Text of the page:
The definition I've heard applied to the Low-Ready (aka- Guard) doesn't place the pistol down along the leg. Rather, it directs the user/operator to depress the muzzle to the point where they see the threat. In the case of a human adversary, it is the area of the hands & what they can rapidly access. It also allows for changing the gun's position based on the operator's position in the relation to the threat. Looking up or down a set of stairs for example.
Maybe it's my Gunsite training, but I was taught the "Draw to the Guard", which many refer to as the Low-Ready. And have ended up doing this many more times in the 'real world', as the situations have never resulted in a shooting.
I may be totally off-base, but it's my $0.02 worth <g>.
April 4, 1999, 07:29 PM
I have used ' all of the above '. I prefer the ' third eye ' position, for several reasons, push gun out to fire, fireing when full extension is reached, or fire in position. In this position the firearm is easier to defend against a disarm. GLV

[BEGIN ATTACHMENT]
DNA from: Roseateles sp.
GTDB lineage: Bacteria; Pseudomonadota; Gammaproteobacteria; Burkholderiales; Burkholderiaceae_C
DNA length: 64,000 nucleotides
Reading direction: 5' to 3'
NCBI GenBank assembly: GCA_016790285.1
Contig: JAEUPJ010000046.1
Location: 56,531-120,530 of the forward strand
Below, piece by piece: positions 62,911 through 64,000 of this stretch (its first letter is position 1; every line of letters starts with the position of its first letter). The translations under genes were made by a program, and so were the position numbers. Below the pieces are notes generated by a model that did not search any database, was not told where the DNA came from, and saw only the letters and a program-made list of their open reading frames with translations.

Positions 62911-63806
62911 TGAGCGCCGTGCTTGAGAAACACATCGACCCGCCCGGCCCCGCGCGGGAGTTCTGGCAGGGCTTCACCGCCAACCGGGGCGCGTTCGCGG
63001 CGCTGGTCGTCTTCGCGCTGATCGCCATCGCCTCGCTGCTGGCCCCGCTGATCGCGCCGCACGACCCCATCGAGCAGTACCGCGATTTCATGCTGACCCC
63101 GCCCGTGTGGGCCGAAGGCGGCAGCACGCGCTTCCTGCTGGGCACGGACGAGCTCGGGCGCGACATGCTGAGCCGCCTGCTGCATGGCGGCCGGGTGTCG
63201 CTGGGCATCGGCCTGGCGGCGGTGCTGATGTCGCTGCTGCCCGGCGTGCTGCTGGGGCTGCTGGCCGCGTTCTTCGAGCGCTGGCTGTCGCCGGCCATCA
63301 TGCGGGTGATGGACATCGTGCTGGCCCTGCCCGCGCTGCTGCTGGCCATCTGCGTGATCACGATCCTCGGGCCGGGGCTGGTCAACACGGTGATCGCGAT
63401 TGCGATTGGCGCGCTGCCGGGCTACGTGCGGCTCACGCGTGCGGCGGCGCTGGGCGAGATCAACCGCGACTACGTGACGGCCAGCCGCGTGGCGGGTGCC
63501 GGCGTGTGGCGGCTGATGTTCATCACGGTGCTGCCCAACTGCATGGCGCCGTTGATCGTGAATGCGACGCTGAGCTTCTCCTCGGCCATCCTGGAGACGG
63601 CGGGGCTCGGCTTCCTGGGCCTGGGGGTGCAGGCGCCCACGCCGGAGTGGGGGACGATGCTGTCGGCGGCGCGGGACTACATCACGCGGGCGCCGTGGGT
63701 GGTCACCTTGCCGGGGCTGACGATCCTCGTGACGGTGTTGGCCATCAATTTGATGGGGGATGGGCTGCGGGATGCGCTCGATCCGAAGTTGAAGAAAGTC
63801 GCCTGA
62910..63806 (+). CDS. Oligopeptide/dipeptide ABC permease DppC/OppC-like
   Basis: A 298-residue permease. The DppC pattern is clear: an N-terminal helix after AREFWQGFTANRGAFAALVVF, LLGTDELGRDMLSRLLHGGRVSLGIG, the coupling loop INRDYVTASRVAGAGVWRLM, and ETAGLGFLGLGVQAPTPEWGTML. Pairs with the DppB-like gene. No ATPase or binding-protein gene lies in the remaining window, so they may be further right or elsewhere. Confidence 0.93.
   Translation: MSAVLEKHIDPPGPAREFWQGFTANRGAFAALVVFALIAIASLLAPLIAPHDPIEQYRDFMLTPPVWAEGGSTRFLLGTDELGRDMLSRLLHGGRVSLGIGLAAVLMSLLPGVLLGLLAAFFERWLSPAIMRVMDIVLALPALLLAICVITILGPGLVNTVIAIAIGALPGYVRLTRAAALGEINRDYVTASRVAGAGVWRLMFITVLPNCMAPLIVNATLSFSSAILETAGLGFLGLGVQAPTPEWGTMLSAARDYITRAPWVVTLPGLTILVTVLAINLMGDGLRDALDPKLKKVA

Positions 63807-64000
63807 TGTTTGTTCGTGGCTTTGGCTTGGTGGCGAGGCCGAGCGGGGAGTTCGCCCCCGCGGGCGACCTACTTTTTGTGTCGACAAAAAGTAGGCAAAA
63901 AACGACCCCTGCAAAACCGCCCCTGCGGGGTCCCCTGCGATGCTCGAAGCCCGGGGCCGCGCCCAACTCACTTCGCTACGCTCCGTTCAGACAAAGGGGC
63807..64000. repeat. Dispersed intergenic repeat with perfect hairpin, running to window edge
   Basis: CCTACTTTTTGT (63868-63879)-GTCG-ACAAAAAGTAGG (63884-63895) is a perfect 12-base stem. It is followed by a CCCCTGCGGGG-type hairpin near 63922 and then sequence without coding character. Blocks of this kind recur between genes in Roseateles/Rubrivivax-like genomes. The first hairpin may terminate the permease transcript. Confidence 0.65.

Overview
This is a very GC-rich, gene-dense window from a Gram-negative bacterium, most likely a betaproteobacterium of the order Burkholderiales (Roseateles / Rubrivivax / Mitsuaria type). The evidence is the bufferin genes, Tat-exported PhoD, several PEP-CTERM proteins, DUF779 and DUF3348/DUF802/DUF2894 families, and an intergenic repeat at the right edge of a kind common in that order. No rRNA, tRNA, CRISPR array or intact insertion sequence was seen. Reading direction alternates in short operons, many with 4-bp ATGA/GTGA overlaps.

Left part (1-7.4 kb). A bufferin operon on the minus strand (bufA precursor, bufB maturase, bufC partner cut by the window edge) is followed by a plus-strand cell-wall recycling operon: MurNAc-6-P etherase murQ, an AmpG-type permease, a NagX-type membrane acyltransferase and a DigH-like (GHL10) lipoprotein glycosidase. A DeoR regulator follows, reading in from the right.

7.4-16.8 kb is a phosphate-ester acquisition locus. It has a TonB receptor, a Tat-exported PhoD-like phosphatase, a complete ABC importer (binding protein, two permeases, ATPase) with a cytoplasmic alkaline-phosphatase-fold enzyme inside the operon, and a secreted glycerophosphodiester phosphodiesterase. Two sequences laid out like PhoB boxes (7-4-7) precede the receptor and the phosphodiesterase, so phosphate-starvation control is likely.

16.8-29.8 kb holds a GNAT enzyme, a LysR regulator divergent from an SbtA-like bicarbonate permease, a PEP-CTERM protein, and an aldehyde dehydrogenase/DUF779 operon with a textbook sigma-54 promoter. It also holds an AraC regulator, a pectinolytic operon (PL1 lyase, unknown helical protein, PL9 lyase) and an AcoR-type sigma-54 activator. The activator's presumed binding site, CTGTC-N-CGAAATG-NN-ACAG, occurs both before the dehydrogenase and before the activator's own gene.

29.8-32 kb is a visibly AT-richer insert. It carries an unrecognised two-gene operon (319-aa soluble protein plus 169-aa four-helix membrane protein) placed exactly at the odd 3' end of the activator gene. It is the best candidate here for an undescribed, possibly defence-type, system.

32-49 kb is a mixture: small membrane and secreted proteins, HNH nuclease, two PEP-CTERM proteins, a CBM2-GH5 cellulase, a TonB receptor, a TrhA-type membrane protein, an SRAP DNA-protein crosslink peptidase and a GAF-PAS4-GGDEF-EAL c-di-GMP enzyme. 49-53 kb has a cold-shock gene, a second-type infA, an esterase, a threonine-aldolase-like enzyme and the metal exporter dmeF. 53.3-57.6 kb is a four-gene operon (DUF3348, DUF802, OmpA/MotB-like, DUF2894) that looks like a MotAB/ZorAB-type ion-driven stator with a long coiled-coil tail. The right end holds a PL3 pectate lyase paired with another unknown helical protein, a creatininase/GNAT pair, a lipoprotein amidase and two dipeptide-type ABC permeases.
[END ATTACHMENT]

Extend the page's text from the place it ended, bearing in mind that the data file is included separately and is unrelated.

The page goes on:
April 4, 1999, 10:04 PM
Oooh. A very interesting thread. I've been using a combination of third eye and low ready. To me, low ready is quick to bring up so I try to stick with that as much as possible. I've gotten more accurate results with bring up from low ready rather than punching from the third eye. YMMV. I switch to third eye when off hand is being used or if being rushed and the pistol needs retention.
The original third eye I was taught was to place the the end of the pistol directly in front of the sternum. I didn't like that. Instead, the version of the third eye I use is on the side, resembling closely to the speed rock.
I'm waiting for you folks to tear me apart and tell me how to do things better. This is one of those gray areas where I don't have a definite opinion on what works better.